A Thousand Steps

A Thousand Steps
A Thousand Steps by T. Jefferson Parker

Friday, August 20, 2021

FLASHBACK FRIDAY- Elmet by Fiona Mozley- Feature and Review


"Mozley is the breakout star of this year's Man Booker Prize longlist. And with good reason: Elmet, with its rugged landscape, violence and high emotion, recalls Wuthering Heightswritten with a wholly new voice.This debut is the start of something big." —Stylist

In this atmospheric and profoundly moving debut, Cathy and Daniel live with their father, John, in the remote woods of Yorkshire, in a house the three of them built themselves. John is a gentle brute of a man, a former enforcer who fights for money when he has to, but who otherwise just wants to be left alone to raise his children. When a local landowner shows up on their doorstep, their precarious existence is threatened, and a series of actions is set in motion that can only end in violence. Steeped in the natural world of northern England, this is a lyrical commentary on the bonds of siblings and fatherhood, and on the meaning of community in the modern world. Elmet marks the launch of a major new voice in literary fiction.




Elmet by Fiona Mozley
My rating: 4 of 5 stars

Elmet by Fiona Mozley is a 2017 Algonquin Books publication.

This debut novel, shortlisted for the coveted Booker Prize, is an absorbing, intense novel of suspense, which draws from the mini-trend of highlighting the lives of those living ‘off grid’, hand to mouth, shunning the traditional life embraced by most people.

Cathy and Daniel live with their father, a prize fighter, in the rural woods of Yorkshire. Cathy is practical, smart, and insightful, while Daniel is a sensitive child who enjoys domestic chores, and art over physical activities and has a more optimistic outlook on life, ignoring harsher realities, if he can. He loves his father, accepts his occasional moodiness, and depends on his sister emotionally.

But, as the story opens, the reader knows that something has happened to upset the family dynamic. As the story progresses, we know that whatever happened, it was catastrophic because this family is close, loyal, and definitely a firm unit, despite their unconventional lifestyle.

This story surprised me. I was mainly curious about it because of its award nominations, and because it was a debut novel on top of that, and because the description of it reminded me of several books I read last year that featured alpha male fathers keeping their children out of school, teaching them to survive in the wilderness, and how to hunt and live off the land, but in those books, the sinister quality comes from within the family unit. However, in this case, the alpha father is making the decision to live away from society to protect his children. So, knowing the threat is coming from outside forces, it won’t take long to figure out where the danger lies, which will give anyone a queasy feeling of unease. I was constantly preparing myself for that crescendo, but I never anticipated the hairpin curve the story would take.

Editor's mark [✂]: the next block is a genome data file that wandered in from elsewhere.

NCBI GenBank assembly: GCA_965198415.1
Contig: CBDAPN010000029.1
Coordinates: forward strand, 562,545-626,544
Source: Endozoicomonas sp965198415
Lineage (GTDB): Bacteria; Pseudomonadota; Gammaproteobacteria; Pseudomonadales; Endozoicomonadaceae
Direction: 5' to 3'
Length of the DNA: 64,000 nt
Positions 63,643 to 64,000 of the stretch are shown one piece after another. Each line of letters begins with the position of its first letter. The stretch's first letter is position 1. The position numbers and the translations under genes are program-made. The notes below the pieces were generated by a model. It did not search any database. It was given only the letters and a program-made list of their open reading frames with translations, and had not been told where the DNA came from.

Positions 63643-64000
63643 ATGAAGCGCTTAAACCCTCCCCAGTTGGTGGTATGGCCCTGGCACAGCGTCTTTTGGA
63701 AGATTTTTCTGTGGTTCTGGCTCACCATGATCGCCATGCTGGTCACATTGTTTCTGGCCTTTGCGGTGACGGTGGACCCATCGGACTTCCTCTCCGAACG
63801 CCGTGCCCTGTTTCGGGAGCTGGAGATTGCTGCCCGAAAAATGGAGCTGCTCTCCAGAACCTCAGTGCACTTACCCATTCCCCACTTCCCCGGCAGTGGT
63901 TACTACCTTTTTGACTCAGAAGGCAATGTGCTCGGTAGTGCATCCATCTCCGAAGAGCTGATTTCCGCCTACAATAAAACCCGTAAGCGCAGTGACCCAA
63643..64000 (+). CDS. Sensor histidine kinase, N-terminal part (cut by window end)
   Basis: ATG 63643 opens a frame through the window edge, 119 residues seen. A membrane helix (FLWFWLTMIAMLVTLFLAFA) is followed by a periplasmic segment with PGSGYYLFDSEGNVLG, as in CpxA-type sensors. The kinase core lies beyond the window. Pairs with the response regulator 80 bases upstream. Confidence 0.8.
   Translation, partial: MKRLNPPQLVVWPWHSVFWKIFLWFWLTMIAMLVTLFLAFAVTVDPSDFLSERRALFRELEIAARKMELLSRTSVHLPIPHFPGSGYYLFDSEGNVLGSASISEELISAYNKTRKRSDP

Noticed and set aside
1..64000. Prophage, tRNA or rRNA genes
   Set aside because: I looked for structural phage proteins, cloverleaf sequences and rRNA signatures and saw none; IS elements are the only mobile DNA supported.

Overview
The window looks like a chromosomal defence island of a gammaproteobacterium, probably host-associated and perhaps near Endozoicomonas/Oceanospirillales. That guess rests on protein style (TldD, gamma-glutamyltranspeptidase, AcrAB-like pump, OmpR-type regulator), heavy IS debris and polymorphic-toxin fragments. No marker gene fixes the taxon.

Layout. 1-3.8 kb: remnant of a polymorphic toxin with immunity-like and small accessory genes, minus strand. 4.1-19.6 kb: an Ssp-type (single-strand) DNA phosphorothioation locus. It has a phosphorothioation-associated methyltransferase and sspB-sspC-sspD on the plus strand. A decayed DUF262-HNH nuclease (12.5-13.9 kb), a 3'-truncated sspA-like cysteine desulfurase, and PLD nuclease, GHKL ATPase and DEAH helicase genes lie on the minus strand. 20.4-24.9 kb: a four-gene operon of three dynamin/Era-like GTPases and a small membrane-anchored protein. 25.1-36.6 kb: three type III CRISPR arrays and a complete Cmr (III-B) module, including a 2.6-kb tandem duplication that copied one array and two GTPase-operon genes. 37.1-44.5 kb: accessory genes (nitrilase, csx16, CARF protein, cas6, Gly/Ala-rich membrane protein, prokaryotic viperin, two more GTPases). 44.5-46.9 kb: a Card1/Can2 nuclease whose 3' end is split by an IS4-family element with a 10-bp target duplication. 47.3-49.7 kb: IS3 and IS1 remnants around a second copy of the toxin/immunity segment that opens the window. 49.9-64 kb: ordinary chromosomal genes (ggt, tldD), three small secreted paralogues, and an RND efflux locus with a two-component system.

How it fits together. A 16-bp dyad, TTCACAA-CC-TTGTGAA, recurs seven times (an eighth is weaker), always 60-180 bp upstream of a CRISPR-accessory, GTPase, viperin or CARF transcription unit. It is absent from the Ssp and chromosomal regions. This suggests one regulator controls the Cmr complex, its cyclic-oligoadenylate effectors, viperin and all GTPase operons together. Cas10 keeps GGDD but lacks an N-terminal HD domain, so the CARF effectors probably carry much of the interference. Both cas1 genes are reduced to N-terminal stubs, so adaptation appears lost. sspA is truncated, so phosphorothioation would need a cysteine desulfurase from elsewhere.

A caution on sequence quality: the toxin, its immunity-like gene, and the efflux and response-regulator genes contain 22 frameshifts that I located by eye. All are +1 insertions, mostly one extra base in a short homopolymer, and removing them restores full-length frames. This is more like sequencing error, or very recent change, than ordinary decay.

The prose is stunning with strong gothic tones which had me constantly reminding myself I was not reading a historical novel and wondering how the author captured that atmosphere within a setting I wouldn’t have associated with it. There are many themes explored with such a stinging reality, stated harshly and emphatically and unapologetically. Gender roles, class distinctions, and the struggle against poverty is brutally forced onto the pages while the vividly drawn characters spiral towards their unstoppable destinies.

Award nominees and winners often leave me feeling bewildered. I don’t understand, sometimes, what caused a book to stand out within the staid world of literary critics. I end up scratching my head, wondering why the book left me feeling so underwhelmed after it received such high honors. But, in this case, the author and her style of writing made quite an impression on me, and for once, I understood why the book garnered such lavish praise.

Again, this is a book that may not appeal to a broad audience. It is not necessarily the most upbeat novel, but while there is a form of retribution, you don’t want to show up expecting everything all tied up in a nice neat little bow or expecting a warm and fuzzy happily ever after. Despite that, this journey is one I am glad I took. I’d go so far as to say it as powerful as it is unsettling and stayed with me long after I turned the final page. I will certainly keep an eye on this amazing writer!!

4 stars





Fiona Mozley grew up in York and went to King's College, Cambridge, after which she lived in Buenos Aires and London. She is studying for a PhD in medieval history. Elmet is her first novel and it has been shortlisted for the Man Booker Prize 2017.

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